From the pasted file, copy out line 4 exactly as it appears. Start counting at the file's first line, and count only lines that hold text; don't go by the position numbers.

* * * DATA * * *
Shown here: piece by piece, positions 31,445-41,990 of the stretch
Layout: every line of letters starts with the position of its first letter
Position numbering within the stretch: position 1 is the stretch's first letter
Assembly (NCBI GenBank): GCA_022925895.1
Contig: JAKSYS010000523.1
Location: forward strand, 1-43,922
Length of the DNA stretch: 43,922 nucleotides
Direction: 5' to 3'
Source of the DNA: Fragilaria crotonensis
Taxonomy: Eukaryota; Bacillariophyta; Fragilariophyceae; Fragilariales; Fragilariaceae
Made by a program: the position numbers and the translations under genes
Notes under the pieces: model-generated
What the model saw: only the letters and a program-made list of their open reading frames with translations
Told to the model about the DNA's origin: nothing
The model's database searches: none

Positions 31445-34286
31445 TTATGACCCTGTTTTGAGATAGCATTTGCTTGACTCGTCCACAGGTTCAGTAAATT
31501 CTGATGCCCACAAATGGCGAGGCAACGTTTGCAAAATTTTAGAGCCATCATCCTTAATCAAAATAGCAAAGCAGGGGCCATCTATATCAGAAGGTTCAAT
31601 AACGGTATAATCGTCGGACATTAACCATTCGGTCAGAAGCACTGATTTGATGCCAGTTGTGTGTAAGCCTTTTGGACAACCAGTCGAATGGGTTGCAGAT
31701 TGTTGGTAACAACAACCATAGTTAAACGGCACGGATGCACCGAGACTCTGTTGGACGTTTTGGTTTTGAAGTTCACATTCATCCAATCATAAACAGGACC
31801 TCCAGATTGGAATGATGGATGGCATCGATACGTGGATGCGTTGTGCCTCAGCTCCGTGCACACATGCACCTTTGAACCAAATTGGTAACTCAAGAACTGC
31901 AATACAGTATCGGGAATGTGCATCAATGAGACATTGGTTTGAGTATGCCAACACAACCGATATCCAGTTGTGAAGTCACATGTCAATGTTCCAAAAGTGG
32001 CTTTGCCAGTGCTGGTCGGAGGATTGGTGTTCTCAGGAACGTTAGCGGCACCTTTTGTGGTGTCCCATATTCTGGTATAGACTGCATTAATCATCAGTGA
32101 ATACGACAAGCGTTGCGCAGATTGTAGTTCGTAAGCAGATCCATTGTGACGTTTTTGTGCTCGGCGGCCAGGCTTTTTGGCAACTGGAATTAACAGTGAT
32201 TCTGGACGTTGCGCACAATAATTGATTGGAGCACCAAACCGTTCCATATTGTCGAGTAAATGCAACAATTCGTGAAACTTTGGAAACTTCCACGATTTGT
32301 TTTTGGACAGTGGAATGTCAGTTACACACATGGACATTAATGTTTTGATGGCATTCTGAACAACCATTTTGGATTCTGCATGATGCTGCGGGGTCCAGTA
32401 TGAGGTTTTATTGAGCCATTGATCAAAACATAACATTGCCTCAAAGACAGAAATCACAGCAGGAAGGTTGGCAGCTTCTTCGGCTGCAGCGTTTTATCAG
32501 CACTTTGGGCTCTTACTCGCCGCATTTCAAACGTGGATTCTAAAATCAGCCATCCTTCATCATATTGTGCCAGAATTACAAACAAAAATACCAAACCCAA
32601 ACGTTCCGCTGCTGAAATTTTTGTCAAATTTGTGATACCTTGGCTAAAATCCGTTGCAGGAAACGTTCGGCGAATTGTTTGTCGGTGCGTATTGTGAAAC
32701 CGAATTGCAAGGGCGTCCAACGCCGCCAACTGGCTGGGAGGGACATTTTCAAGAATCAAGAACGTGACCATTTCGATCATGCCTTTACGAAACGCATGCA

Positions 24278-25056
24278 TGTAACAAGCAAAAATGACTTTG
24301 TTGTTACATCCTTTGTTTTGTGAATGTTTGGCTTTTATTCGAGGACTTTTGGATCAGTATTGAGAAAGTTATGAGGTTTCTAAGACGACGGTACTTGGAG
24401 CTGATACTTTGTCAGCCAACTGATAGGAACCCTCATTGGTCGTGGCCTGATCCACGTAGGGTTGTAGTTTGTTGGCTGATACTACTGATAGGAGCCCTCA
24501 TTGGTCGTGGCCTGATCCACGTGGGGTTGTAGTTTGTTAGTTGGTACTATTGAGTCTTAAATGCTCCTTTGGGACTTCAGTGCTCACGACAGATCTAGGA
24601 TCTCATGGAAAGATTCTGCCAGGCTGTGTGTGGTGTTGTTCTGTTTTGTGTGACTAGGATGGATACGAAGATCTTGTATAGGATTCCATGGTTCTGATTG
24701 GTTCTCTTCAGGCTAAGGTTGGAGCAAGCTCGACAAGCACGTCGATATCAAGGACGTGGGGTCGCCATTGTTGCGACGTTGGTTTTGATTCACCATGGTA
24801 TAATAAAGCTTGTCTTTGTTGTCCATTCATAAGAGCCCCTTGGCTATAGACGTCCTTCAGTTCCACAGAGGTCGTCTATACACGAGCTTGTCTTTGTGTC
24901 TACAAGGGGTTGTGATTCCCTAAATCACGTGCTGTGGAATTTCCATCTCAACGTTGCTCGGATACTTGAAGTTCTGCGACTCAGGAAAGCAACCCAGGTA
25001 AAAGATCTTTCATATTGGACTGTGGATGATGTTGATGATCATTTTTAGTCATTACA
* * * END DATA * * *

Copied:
Assembly (NCBI GenBank): GCA_022925895.1